PATRIOT — Prepared for any situation.
As the school year edges closer, the Gallia County Local School District is working to make sure it’s prepared for whatever challenges may lie ahead.
“At the end of last year, we used every tool in our tool box,” Superintendent Jude Meyers said. “From sending home paper packets, to teachers getting on the phone to try and reach out to parents and have that weekly communication, and even some of the drivers who were taking meals exchanging items.”
The Gallia County staff reports on Aug. 19, with student’s first day as Aug. 31. After a professional development day on the first day, and a mock school day on day two, Aug. 21 is the current target date to discuss future plans.
“The third day of professional development, we’re going to gear toward going over our plan,” Meyers said. “Why are we waiting until the third day to do the plan? Because it changes it seems like everyday. We’ll get more updated information, we’ll go through our plan and we’ll have nurses present.”
Meyers noted the district is working in collaboration with Holzer, as well as the county health department and other schools in the county.
“When you consider all the factors, you have CDC guidelines, Ohio Department of Education guidelines, and you have legal advice, we have a pretty tiny bubble that we can work in.” Meyers said. “We came up with the three plans, if we go every day, if we do a two-two split with a day in between for cleaning, and if we go fully remote.”
While the district is prepared for all-three scenarios, Meyers talked about flexibility being a key for the upcoming year.
“We do care, we care about our kids, we care about our staff,” Meyers said. “We know that nothing beats those kids being in our buildings everyday, but we have to be flexible. A lot of the decisions we’re going to make maybe out of our hands. This is our first go at educating our kids in so many different ways. Basically what we’ve been asked to do is change the way we educate kids in the course of six months, and of course you don’t know what’s coming tomorrow, you don’t know the next changes coming.
“I think there’s going to be a lot of times where we’re here today, and something else might happen and now we have to go to a different plan tomorrow. That’s tough on families and that’s tough on kids. One thing school usually provides is those days of consistency. We’re going to have to be a lot more flexible, because we don’t know how consistent it’s going to be.”
The district is requiring the use of masks at least 3-ply or thicker, and parents may purchase masks, but there will also be masks provided.
“The school will also provide those face coverings, we’ve ordered enough to cover all of our kids,” Meyers said. “People on the north will get black masks that have the RV symbol on them, and people on the south with get the red masks with the SG symbol. Also, through our ESC and FEMA, we’ve received 2,000 masks that we can place on buses and things like that.”
With cleaning guidelines, one main concern for Gallia County Local Schools is having enough resources.
“We have some protocol in place, but probably one of the most challenging things is product,” Meyers said. “We have these Clorox 360 machines, right now we can’t be guaranteed that the product will be here, but there’s two additional products that we’ve gone ahead and purchased, and they can be used as well.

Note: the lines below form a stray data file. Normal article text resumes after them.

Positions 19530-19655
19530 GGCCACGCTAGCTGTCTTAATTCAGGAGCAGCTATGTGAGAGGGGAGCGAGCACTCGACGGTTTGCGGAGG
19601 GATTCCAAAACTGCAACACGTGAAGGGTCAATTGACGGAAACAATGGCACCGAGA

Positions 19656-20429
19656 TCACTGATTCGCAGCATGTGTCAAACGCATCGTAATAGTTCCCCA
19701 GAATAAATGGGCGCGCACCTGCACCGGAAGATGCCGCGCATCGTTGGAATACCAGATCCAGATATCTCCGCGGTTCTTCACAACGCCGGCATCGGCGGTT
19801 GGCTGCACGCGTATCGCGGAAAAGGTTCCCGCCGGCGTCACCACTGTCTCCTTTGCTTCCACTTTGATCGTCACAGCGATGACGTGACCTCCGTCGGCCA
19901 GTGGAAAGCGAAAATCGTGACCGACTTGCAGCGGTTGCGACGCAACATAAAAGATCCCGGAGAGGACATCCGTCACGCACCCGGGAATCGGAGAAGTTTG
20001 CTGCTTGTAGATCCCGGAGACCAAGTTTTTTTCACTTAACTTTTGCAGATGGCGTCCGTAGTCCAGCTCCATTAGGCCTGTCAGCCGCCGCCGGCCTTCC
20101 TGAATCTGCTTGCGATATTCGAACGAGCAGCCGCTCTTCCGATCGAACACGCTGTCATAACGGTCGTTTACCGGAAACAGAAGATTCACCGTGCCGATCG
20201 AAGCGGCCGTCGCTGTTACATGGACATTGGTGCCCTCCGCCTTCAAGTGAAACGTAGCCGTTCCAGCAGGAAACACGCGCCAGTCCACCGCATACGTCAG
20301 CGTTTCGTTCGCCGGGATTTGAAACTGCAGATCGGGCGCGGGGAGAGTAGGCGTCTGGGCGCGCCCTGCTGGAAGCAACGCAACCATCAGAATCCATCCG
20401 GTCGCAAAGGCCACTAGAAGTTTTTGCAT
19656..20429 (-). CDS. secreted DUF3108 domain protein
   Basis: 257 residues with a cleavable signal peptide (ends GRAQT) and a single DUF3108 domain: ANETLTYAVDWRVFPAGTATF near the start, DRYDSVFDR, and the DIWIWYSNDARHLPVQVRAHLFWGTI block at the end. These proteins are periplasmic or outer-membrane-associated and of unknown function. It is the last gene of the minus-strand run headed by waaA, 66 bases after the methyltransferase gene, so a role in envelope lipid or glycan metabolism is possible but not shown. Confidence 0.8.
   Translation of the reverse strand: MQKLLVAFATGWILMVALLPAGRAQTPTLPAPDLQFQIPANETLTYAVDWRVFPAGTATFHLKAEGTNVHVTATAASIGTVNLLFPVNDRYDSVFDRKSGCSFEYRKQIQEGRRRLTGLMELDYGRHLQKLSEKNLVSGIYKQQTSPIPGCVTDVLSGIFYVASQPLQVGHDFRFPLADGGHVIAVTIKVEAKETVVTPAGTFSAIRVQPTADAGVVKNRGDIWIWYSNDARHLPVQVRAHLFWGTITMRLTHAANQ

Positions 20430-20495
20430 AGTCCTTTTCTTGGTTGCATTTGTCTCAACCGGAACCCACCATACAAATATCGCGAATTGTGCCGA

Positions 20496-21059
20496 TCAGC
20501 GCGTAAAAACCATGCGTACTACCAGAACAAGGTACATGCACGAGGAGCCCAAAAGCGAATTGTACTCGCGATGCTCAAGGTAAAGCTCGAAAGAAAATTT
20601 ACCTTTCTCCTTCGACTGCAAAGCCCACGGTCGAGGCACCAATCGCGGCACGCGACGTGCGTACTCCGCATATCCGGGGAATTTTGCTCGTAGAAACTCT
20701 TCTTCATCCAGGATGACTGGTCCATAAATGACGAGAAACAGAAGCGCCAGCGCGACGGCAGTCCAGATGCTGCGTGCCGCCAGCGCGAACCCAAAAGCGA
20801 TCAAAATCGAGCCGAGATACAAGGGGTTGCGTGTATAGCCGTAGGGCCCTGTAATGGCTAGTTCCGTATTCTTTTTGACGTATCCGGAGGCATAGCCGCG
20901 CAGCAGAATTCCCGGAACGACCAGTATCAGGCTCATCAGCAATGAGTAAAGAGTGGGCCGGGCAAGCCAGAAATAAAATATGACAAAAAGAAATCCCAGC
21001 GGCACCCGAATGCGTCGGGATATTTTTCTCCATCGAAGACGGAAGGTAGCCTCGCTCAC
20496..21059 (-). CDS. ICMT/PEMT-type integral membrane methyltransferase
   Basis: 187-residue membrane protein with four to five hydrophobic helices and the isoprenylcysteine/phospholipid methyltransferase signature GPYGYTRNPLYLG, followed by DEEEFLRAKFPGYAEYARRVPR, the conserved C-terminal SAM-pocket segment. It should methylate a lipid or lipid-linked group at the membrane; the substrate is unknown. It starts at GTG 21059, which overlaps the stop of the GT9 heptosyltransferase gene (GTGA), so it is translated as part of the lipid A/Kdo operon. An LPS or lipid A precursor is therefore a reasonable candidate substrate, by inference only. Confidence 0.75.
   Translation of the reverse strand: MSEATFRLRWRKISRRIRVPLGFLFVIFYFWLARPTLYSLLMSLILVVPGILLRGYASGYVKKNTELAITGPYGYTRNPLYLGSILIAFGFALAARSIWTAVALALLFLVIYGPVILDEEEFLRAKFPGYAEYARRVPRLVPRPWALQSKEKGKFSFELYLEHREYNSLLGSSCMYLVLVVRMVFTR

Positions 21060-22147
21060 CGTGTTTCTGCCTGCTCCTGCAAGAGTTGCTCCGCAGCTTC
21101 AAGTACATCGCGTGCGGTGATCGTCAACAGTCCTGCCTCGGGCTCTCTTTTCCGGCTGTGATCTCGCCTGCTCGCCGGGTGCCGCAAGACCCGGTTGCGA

“We have to wipe down cafeteria tables after every eating, and we have to make sure teachers have enough spray that they can disinfect desks after every change of class, it’s more on the high school end of things. Our buses have to be sprayed down after every ridership. It has to be quick, we can’t spend an hour cleaning each item.”
Additionally, gallons of hand sanitizer will be placed in every class room.
If in-school learning isn’t possible at any point this fall, the district will be relying on technology to pick up where they left off in the spring.
“We’re fortunate, we’re on pretty much a 1-to-1 Chromebook initiative now,” said Meyers. “Some of these lessons can be shared through a flash drive, and once that Chromebook hits somewhere there is connectivity, then it would sync their work right back to it. It’s not the most optimal situation, but at least we’ll still be sending the work out, they’ll still be able to complete it, and it will be able to sync up. That will eliminate some of the danger in sending out a lot of paper packets and things of that nature.”
Meyers added that WiFi is available from the parking lots of the district’s buildings, but reliable internet county-wide is still an issue.
“There has been a grant made available, but our biggest problem is still infrastructure,” Meyers said. “When they talk about hot spots and things of that nature, a hot spot has to have a place to connect to. We’ve been working with JB-Nets locally, and I know they’re trying to expand their coverage, but that’s a slow process, because every tower they put up, there’s a cost associated with that. I know AT&T has put a few more towers in the county, but obviously we have a lot of areas that are still remote. That still presents a challenge to us.”
When it comes to extra-curricular activities, Meyers is taking into consideration ability to socially distance and potential travel to COVID-19 hot spots, and is also allowing parents to sign a waiver to drive their student athletes to away contests. Still, he knows that the final word on fall sports will likely come from the state level.
“There’s a lot of challenges left ahead,” Meyers said. “Whether we move forward with athletics, that decision is going to be made by a power much higher than here at the district level. As for now, I know we’ve had some scrimmages, golf is starting, and we’re planing to move ahead.”
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Alex Hawley can be reached at 740-446-2342, ext. 2100.